Description Usage Arguments Value Examples

Program for fitting a GLM equipped with the 'standard' prior evaluated in Boonstra and Barbaro, which is the regularized horseshoe.

1 2 3 4 5 6 7 8 9 10 11 12 13 14 15 16 17 18 19 20 21 22 23 | ```
glm_standard(
stan_fit = stanmodels$RegHS_Stable,
y,
x_standardized,
p,
q,
beta_orig_scale,
beta_aug_scale,
local_dof = 1,
global_dof = 1,
slab_precision = (1/15)^2,
intercept_offset = NULL,
only_prior = F,
mc_warmup = 50,
mc_iter_after_warmup = 50,
mc_chains = 1,
mc_thin = 1,
mc_stepsize = 0.1,
mc_adapt_delta = 0.9,
mc_max_treedepth = 15,
ntries = 1,
return_as_stanfit = FALSE
)
``` |

`stan_fit` |
an R object of class stanfit, which allows the function to run without recompiling the stan code. |

`y` |
(vector) outcomes corresponding to the type of glm desired. This should match whatever datatype is expected by the stan program. |

`x_standardized` |
(matrix) matrix of numeric values with number of rows equal to the length of y and number of columns equal to p+q. It is assumed without verification that each column is standardized to whatever scale the prior expects - in Boonstra and Barbaro, all predictors are marginally generated to have mean zero and unit variance, so no standardization is conducted. In practice, all data should be standardized to have a common scale before model fitting. If regression coefficients on the natural scale are desired, they be easily obtained through unstandardizing. |

`q` |
(nonneg. integers) numbers, the sum of which add up to the number of columns in x_standardized. For the standard prior, this distinction is only needed if a different constant scale parameter (beta_orig_scale, beta_aug_scale), which is the constant 'c' in the notation of Boonstra and Barbaro, is used. |

`beta_aug_scale` |
(pos. real) constants indicating the prior scale of the horseshoe. Both values correspond to 'c' in the notation of Boonstra and Barbaro, because that paper never considers beta_orig_scale!=beta_aug_scale |

`local_dof` |
(pos. integer) numbers indicating the degrees of freedom for lambda_j and tau, respectively. Boonstra, et al. never considered local_dof != 1 or global_dof != 1. |

`global_dof` |
(pos. integer) numbers indicating the degrees of freedom for lambda_j and tau, respectively. Boonstra, et al. never considered local_dof != 1 or global_dof != 1. |

`slab_precision` |
(pos. real) the slab-part of the regularized horseshoe, this is equivalent to (1/d)^2 in the notation of Boonstra and Barbaro |

`intercept_offset` |
(vector) vector of 0's and 1's equal having the same length as y. Those observations with a value of 1 have an additional constant offset in their linear predictor, effectively a different intercept. This is useful to jointly regress two datasets in which it is believed that the regression coefficients are the same but not the intercepts and could be useful (but was not used) in the simulation study to compare to a benchmark, namely if both the historical and current datasets were available but there is a desire to adjust for potentially different baseline prevalences. |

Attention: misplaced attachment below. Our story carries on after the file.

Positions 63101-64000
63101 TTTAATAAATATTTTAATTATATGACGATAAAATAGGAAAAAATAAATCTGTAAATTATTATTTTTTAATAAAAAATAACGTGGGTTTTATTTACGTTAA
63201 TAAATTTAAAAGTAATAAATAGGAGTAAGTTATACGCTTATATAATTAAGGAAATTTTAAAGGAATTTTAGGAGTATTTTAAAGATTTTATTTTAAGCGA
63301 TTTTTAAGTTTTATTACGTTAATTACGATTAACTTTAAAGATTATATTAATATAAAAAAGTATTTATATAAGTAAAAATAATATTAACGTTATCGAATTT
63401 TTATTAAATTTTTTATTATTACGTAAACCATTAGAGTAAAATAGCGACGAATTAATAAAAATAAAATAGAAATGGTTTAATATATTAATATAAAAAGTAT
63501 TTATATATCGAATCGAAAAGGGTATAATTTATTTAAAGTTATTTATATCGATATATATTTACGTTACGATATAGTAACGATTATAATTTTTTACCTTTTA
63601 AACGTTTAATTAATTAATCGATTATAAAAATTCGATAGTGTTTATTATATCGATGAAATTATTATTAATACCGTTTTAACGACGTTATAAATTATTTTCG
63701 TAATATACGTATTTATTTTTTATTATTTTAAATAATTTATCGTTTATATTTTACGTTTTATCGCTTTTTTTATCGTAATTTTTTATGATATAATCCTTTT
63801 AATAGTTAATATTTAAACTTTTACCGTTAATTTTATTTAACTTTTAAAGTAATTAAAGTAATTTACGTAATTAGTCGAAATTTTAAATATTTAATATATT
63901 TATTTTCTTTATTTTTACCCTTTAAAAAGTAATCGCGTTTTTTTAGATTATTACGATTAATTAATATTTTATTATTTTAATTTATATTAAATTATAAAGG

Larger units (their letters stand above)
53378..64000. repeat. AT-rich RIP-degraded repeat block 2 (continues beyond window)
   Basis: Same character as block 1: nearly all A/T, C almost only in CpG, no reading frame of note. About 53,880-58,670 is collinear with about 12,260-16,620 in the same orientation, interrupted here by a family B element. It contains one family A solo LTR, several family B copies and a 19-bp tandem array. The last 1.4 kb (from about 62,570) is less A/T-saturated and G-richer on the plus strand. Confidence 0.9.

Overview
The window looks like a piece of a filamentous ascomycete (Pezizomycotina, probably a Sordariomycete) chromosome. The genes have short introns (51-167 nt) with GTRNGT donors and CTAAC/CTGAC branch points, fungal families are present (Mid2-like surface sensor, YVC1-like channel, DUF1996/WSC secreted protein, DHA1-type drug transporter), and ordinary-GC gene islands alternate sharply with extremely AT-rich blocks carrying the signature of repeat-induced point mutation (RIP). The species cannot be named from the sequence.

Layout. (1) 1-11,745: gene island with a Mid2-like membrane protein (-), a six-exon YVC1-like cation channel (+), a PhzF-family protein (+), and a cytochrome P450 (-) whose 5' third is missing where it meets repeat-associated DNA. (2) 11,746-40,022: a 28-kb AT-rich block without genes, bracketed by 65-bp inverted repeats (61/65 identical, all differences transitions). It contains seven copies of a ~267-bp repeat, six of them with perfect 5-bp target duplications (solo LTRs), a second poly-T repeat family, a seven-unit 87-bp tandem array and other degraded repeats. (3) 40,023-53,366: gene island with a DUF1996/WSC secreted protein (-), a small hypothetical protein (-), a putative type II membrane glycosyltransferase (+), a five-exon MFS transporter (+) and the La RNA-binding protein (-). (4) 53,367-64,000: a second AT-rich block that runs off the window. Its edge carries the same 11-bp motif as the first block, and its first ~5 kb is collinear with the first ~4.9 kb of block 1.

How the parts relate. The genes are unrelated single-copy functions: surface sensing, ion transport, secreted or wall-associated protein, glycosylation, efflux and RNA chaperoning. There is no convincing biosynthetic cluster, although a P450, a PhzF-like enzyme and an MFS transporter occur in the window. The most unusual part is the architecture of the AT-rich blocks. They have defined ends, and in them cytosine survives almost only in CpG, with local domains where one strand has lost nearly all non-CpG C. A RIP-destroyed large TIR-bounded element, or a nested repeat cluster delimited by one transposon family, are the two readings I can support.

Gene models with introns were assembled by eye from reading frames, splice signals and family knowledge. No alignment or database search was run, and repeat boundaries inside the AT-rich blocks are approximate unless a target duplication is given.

`only_prior` |
(logical) should all data be ignored, sampling only from the prior? |

`mc_warmup` |
number of MCMC warm-up iterations |

`mc_iter_after_warmup` |
number of MCMC iterations after warm-up |

`mc_chains` |
number of MCMC chains |

`mc_thin` |
every nth draw to keep |

`mc_stepsize` |
positive stepsize |

`mc_adapt_delta` |
between 0 and 1 |

`mc_max_treedepth` |
max tree depth |

`ntries` |
(pos. integer) the stan function will run up to this many times, stopping either when the number of divergent transitions* is zero or when ntries has been reached. The reported fit will be that with the fewest number of divergent iterations. |

`return_as_stanfit` |
(logical) should the function return the stanfit object asis or should a summary of stanfit be returned as a regular list |

`list`

object containing the draws and other information.

1 2 3 4 5 6 7 8 9 10 11 12 13 14 15 16 17 18 19 20 21 22 23 24 25 26 27 28 29 30 31 32 33 34 35 36 37 38 39 40 41 42 43 | ```
data(historical)
foo = glm_standard(y = historical$y_hist,
x_standardized = historical[,2:5],
p = 4,
q = 0,
beta_orig_scale = 0.0231,
beta_aug_scale = 0.0231,
local_dof = 1,
global_dof = 1,
slab_precision = 0.00444,
intercept_offset = NULL,
only_prior = 0,
mc_warmup = 1000,
mc_iter_after_warmup = 1000,
mc_chains = 2,
mc_thin = 1,
mc_stepsize = 0.1,
mc_adapt_delta = 0.99,
mc_max_treedepth = 15,
ntries = 2);
data(current)
foo = glm_standard(y = current$y_curr,
x_standardized = current[,2:11],
p = 4,
q = 6,
beta_orig_scale = 0.0223,
beta_aug_scale = 0.0223,
local_dof = 1,
global_dof = 1,
slab_precision = 0.00444,
intercept_offset = NULL,
only_prior = 0,
mc_warmup = 1000,
mc_iter_after_warmup = 1000,
mc_chains = 2,
mc_thin = 1,
mc_stepsize = 0.1,
mc_adapt_delta = 0.99,
mc_max_treedepth = 15,
ntries = 2);
``` |

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